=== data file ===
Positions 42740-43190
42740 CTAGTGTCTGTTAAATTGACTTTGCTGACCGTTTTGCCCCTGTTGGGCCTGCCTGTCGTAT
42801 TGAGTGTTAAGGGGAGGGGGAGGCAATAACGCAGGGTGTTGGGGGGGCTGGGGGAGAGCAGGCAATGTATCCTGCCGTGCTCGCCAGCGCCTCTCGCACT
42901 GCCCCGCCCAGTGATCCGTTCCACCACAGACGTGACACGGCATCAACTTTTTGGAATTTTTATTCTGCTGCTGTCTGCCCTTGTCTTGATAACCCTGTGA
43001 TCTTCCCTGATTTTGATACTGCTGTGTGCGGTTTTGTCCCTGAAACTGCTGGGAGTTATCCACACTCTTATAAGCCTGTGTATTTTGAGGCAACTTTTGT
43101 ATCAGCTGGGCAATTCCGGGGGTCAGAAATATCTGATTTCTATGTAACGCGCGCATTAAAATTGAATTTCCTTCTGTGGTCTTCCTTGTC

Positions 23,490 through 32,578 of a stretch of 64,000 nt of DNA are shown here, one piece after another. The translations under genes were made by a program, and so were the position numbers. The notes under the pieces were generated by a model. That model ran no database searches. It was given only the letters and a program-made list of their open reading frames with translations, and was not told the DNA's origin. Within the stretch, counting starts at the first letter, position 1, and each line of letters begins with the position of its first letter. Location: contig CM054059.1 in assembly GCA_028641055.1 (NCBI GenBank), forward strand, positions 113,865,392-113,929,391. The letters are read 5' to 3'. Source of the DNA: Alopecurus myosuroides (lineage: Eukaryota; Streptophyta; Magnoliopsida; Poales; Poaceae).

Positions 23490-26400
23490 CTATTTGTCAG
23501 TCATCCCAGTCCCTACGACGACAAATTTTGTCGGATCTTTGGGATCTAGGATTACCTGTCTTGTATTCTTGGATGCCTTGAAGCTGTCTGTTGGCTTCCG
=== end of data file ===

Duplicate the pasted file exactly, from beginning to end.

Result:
Positions 42740-43190
42740 CTAGTGTCTGTTAAATTGACTTTGCTGACCGTTTTGCCCCTGTTGGGCCTGCCTGTCGTAT
42801 TGAGTGTTAAGGGGAGGGGGAGGCAATAACGCAGGGTGTTGGGGGGGCTGGGGGAGAGCAGGCAATGTATCCTGCCGTGCTCGCCAGCGCCTCTCGCACT
42901 GCCCCGCCCAGTGATCCGTTCCACCACAGACGTGACACGGCATCAACTTTTTGGAATTTTTATTCTGCTGCTGTCTGCCCTTGTCTTGATAACCCTGTGA
43001 TCTTCCCTGATTTTGATACTGCTGTGTGCGGTTTTGTCCCTGAAACTGCTGGGAGTTATCCACACTCTTATAAGCCTGTGTATTTTGAGGCAACTTTTGT
43101 ATCAGCTGGGCAATTCCGGGGGTCAGAAATATCTGATTTCTATGTAACGCGCGCATTAAAATTGAATTTCCTTCTGTGGTCTTCCTTGTC

Positions 23,490 through 32,578 of a stretch of 64,000 nt of DNA are shown here, one piece after another. The translations under genes were made by a program, and so were the position numbers. The notes under the pieces were generated by a model. That model ran no database searches. It was given only the letters and a program-made list of their open reading frames with translations, and was not told the DNA's origin. Within the stretch, counting starts at the first letter, position 1, and each line of letters begins with the position of its first letter. Location: contig CM054059.1 in assembly GCA_028641055.1 (NCBI GenBank), forward strand, positions 113,865,392-113,929,391. The letters are read 5' to 3'. Source of the DNA: Alopecurus myosuroides (lineage: Eukaryota; Streptophyta; Magnoliopsida; Poales; Poaceae).

Positions 23490-26400
23490 CTATTTGTCAG
23501 TCATCCCAGTCCCTACGACGACAAATTTTGTCGGATCTTTGGGATCTAGGATTACCTGTCTTGTATTCTTGGATGCCTTGAAGCTGTCTGTTGGCTTCCG